This application strategy can also backfire if you declare a less competitive major that you’re not truly interested in, or a major to which you haven’t shown much commitment. If your ultimate goal is to be admitted to a college’s engineering school, and you apply as a British literature major simply because you think it will give you an admissions advantage, you may be seen as a less competitive applicant. The college may wonder why your high school transcript shows many AP math and science classes, but no advanced courses in literature, or why you participated in robotics instead of the school’s literary magazine.

It's important to understand how colleges weigh your major in the admissions decision and once admitted, how easy it will be to change majors. At some colleges, changing majors will require applying to a difference college within the university or taking additional coursework. See this summary of various transfer policies by major/field.


Even if you enter college with a major you are excited about and plan to pursue, you still might decide to change majors after a year or two in college. Keep in mind that, depending on the major and your school’s transfer policies, it may not be so easy to change your major.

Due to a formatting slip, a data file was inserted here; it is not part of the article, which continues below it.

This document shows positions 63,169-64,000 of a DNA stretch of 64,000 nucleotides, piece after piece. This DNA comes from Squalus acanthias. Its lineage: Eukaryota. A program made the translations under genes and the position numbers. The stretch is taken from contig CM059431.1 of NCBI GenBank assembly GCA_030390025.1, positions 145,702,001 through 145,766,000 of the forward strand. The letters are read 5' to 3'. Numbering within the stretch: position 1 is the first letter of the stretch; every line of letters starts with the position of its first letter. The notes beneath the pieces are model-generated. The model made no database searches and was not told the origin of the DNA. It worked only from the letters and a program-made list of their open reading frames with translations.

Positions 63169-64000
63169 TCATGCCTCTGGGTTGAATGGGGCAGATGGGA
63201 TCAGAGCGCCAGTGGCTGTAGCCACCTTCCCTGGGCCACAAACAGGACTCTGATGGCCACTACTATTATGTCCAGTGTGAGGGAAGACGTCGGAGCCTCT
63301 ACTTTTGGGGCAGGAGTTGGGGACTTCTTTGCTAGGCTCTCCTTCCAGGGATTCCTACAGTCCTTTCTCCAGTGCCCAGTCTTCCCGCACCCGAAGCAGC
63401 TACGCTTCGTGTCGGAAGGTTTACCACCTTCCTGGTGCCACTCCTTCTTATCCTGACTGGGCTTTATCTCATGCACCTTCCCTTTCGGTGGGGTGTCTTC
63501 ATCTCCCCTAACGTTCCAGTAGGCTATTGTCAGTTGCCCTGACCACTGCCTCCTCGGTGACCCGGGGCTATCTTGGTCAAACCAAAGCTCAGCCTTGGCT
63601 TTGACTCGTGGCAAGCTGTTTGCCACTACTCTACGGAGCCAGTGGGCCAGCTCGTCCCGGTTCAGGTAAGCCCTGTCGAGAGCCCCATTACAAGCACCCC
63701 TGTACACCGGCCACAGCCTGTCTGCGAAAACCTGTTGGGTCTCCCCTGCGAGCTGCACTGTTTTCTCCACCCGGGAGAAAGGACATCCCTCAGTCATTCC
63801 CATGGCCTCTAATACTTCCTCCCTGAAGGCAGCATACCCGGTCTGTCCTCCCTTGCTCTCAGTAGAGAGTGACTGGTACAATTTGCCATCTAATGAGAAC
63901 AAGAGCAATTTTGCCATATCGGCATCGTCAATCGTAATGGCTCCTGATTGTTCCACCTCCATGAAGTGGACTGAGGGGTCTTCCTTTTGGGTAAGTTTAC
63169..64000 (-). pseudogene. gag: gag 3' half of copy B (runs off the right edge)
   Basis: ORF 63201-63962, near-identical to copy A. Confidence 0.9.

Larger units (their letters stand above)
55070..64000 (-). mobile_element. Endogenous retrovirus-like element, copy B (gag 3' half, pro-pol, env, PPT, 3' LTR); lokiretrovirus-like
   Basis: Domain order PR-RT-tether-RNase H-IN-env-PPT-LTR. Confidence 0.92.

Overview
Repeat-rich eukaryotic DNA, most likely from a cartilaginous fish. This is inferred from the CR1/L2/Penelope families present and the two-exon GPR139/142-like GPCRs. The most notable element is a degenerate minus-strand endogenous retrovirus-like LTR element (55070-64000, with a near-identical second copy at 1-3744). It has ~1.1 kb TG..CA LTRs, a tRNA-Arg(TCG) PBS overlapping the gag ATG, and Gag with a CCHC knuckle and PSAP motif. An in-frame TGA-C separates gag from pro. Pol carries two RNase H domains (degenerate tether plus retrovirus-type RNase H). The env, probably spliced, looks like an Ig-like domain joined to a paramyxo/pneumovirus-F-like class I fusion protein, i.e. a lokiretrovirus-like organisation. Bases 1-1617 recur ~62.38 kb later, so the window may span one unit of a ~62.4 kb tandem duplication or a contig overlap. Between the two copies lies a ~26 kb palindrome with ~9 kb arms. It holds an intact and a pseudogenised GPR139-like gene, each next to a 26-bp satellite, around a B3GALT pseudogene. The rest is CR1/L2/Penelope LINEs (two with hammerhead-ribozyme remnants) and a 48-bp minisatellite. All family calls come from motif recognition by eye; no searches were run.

Camilla, a student profiled in CollegeData’s student stories, entered NYU as an education major in its Steinhardt School of Education. When she later decided she wanted to study economics, she had to apply to NYU’s College of Arts and Sciences, with no guarantee that she would be admitted. Although she eventually did get in, the process took an emotional toll. “For most of the year, I was really stressed out.”


Take advantage of your college’s career center. These centers can usually connect you with an advisor who can help you identify your interests and strengths, find job shadowing opportunities and internships, and explore careers.

Check out career-oriented websites and books designed to help you identify your skills and interests. What Can I Do with This Major? is an online database some colleges subscribe to that lists common career areas by major. It can give you a good idea of the types of majors that exist and the types of careers those majors might prepare you for.

Take personality and skills tests. You can also take tests that help you assess your strengths and personality and how they might translate into potential majors and careers. The Department of Labor’s O*NET Interest Profiler scores students in six interest areas and provides career suggestions in each area.

To Find Your College Major, Pay Attention To your INNER VOICE

Most likely, you’ll be taking a variety of courses in college. Pay attention to how you feel about these classes. Which ones fill you with dread? Which ones do you enjoy? Which ones spark your curiosity and get you excited about learning? These feelings can be the best clues to your future college major.